How many of you grew up saying the Holy Ghost? Did you ever wonder why Christians believed in a Ghost or worshipped a Ghost? Ghost comes from an Old English word, gast, which simply means spirit. Ghost was the word used by the King James Bible hence its common use in the church until the 20th century. The Holy Spirit is sometimes called the forgotten member of the Trinity or the silent member of the Trinity. We certainly don’t know as much as we should about Him. He doesn’t get anywhere near the same attention that we give to the Father and the Son. Despite the efforts of some Pentecostals and charismatics there is still much confusion.
One of the most important questions anyone can ask and answer is, “Who is Jesus?” Jesus asked the disciples that most important question, “Who do you say that I am?” Most people believe that a man called Jesus the Christ existed in history. Some say He was a prophet, some a teacher, some a wise philosopher, some a miracle worker or a healer, some a great man and a great example. Even Islam says Jesus was a great prophet. But lots of people don’t believe that Jesus was and is God and the Son of God. This evening we want to understand as fully and clearly as we can that Jesus Christ is the Son of God and that He is God. Remember when we are talking about Truth, we are talking about meat and milk, about things that nourish us and sustain us, that feed our souls and give us life, even life eternal. Don’t let yourself be bored by Truth, be invigorated by it. This doctrine of the divinity of the second person of the Trinity is like milk to a baby, and a steak to a grown man. This is the stuff of life.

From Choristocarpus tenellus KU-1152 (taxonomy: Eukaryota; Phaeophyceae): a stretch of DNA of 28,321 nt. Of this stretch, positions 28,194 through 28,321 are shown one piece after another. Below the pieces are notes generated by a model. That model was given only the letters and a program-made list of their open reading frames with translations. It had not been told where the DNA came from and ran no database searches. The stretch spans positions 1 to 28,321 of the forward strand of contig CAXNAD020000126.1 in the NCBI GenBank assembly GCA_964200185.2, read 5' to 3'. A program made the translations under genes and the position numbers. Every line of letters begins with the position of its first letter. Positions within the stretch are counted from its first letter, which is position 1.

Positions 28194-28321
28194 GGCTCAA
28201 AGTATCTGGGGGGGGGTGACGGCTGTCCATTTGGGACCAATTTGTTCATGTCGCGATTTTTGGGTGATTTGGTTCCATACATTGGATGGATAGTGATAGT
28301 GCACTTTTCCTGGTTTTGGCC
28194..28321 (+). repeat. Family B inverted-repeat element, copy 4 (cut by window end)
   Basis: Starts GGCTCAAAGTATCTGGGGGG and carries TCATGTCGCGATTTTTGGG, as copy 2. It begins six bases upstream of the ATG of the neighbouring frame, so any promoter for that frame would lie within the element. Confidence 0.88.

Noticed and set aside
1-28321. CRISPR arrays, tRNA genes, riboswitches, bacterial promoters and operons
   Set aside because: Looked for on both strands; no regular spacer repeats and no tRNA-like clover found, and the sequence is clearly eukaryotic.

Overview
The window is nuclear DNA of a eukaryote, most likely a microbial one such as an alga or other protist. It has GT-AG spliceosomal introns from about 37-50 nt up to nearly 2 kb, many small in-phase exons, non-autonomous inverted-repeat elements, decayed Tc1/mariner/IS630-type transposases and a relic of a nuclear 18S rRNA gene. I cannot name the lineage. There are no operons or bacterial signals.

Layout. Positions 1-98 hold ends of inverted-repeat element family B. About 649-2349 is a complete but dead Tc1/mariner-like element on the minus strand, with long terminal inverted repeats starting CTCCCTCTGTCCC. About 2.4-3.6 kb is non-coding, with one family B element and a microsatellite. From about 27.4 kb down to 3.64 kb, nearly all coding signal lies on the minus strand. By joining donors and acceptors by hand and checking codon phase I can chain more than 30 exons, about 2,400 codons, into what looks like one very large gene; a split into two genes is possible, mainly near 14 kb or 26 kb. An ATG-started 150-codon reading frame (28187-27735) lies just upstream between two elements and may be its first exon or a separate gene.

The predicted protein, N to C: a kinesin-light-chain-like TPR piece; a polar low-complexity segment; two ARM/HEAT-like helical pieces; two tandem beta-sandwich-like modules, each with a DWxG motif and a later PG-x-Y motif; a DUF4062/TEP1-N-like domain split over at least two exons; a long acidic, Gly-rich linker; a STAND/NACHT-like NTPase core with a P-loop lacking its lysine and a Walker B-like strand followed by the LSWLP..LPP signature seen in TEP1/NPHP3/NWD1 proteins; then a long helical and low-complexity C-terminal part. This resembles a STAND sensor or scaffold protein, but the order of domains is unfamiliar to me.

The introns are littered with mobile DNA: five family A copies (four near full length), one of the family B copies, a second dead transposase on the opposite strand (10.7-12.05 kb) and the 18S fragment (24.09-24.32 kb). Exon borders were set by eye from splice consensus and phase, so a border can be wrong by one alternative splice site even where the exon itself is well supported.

Some of you have seen that YouTube video of the Moore, OK father who crawled out of the storm shelter, surveyed the destruction, saw his home completely destroyed and said, “The Lord gives and the Lord takes away.” What a godly husband and father, what an example he set for his family and what wisdom he taught them. Can you imagine losing everything, having everything taken away? Our earthly blessings and privileges and pleasures that we enjoy in this life seem so big and real and important to us, it’s hard to imagine life without them. Satan tries to make the pleasures of this world seem so great and such a big deal to us. He tries so hard to keep our desires so small, to keep us so distracted by trinkets and cheap dime store toys that we will pay no attention to the glories of God and His will and His ways and heaven and eternal life with Him. What does Jesus have to say or do to get us to change our opinions or views? Does He have to take away our health? Does He have to take away our loved ones? Does He have to make us old and tired and weak and weary before we start to think that maybe this old world isn’t all that it’s cracked up to be and not all that worth hanging on to? Why does He have to do all that to convince us that the Kingdom of Heaven and eternal life are so fantastic that nothing here, even the best possible life here is, is better by comparison?